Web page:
USDA’s National Animal Identification System may be the most widely discussed, or maybe that’s the mostly widely cussed, topic in American agriculture today. It looks like Wyoming ranchers will have a chance to discuss it further when the Wyoming Livestock Board hosts a public hearing, or hearings, later this year.
There’s one point relating to NAIS on which I think we can all agree – USDA fumbled the ball when it came to implementing this program. It’s been a moving target since the word “go” leaving people who were supposed to be USDA’s partners in implementation NAIS in a state of continually changing game plans. In the countryside it’s being questioned on everything from its constitutionality to its effectiveness and on to what it’s going to cost the industry. Litigation appears to be a given in the program’s future.
While USDA’s intentions may have been good, their local constituents continue to feel like they’ve never really had a say in how the program should be done. Even if the plan is workable, which most I’ve talked to question, resentment in the countryside makes its implementation difficult at best. A national tracking program doesn’t have much value if a majority of producers haven’t agree to participate.
The Wyoming Livestock Board, comprised of producers just like you who have agreed to devote a substantial amount of time, is to be commended for action it took last week in agreeing to head out to the countryside and give people in Wyoming an opportunity to share their views on where the state should go from here. Maybe the consensus will be to continue with NAIS or maybe producers will lean towards a Wyoming-specific program.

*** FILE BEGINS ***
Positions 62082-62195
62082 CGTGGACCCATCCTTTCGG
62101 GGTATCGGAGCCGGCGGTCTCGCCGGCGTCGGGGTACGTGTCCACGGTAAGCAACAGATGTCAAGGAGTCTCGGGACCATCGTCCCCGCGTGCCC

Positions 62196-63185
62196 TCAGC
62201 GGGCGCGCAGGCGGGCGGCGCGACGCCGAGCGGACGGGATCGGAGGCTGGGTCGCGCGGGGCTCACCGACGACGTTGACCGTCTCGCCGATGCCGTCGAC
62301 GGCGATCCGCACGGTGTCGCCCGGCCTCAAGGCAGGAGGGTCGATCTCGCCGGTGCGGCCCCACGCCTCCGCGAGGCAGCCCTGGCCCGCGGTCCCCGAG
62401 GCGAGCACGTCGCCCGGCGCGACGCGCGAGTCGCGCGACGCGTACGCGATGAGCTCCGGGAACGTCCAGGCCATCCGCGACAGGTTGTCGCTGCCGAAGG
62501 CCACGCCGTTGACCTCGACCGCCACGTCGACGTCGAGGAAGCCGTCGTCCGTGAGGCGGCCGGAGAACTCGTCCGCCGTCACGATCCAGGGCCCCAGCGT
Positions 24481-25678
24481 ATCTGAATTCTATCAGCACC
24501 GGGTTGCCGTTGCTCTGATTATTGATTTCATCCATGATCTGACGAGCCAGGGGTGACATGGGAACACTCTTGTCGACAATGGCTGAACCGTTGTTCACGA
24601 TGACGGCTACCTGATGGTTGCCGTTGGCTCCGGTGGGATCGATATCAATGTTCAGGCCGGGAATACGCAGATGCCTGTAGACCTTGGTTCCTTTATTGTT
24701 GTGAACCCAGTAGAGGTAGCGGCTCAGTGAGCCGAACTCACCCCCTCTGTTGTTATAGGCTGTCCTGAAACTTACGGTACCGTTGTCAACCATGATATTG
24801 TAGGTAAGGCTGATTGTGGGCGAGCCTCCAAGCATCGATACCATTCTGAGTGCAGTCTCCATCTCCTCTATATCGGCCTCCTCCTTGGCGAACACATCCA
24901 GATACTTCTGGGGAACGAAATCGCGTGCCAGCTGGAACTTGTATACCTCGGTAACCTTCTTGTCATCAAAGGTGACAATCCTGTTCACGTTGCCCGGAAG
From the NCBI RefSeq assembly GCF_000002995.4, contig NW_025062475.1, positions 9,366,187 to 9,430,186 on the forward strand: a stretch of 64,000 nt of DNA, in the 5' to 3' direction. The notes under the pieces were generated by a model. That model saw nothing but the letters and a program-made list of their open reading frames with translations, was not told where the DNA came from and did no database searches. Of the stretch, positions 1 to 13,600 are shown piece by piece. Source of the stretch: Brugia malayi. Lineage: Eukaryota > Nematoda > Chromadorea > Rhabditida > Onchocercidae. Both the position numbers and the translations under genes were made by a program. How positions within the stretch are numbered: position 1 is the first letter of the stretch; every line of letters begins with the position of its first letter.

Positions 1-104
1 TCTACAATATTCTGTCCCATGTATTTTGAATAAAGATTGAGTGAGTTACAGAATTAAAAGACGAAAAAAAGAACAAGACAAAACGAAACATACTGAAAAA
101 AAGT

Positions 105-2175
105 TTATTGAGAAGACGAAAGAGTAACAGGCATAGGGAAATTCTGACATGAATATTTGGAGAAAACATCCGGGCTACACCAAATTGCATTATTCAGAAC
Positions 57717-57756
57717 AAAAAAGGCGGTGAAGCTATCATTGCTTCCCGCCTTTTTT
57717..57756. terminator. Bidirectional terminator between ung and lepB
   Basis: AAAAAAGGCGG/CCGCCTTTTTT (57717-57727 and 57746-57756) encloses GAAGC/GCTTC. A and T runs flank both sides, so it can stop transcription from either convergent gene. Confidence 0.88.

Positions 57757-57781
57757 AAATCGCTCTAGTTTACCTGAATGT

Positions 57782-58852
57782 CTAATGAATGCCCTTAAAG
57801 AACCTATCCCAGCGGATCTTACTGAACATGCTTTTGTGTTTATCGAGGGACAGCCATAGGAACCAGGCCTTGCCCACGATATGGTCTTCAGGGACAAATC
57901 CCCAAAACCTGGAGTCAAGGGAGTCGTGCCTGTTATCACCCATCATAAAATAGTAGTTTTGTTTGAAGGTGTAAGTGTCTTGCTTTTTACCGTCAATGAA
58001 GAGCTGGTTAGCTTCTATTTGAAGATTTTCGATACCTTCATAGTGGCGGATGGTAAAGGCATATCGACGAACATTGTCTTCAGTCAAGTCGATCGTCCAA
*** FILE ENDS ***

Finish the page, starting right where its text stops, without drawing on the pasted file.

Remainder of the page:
Several I’ve talked to support enhancing the state’s existing brand programs and working with the tools we already have in place. It might not be a bad idea if we’re able to integrate it with the modern-day challenges and opportunities inherent in interstate and international commerce. It’s also important we ensure those using current programs to seek out value-added markets are protected.
I’d like to think every state in the nation could implement a program that works for the producers in its state. NAIS applied to a 20-head herd in the Eastern U.S. is a lot different than NAIS on a Wyoming ranch that operates over a large area often including both private and public land. My one concern in 50 “custom fit” programs is an inability to carry out tracebacks across state lines in a timely fashion, but surely that’s something that can be addressed with a little creativity.
I hope Wyoming turns out in volume with quality, proactive comments when the WLSB finalizes plans to host the hearings. This is our chance to say where we think the state should go, what works for us and how we’re going to cover any additional expenses. It’s our opportunity to make sure we have a program that ensures our ability to react to a disease like FMD while making sure it’s an approach that works for Wyoming.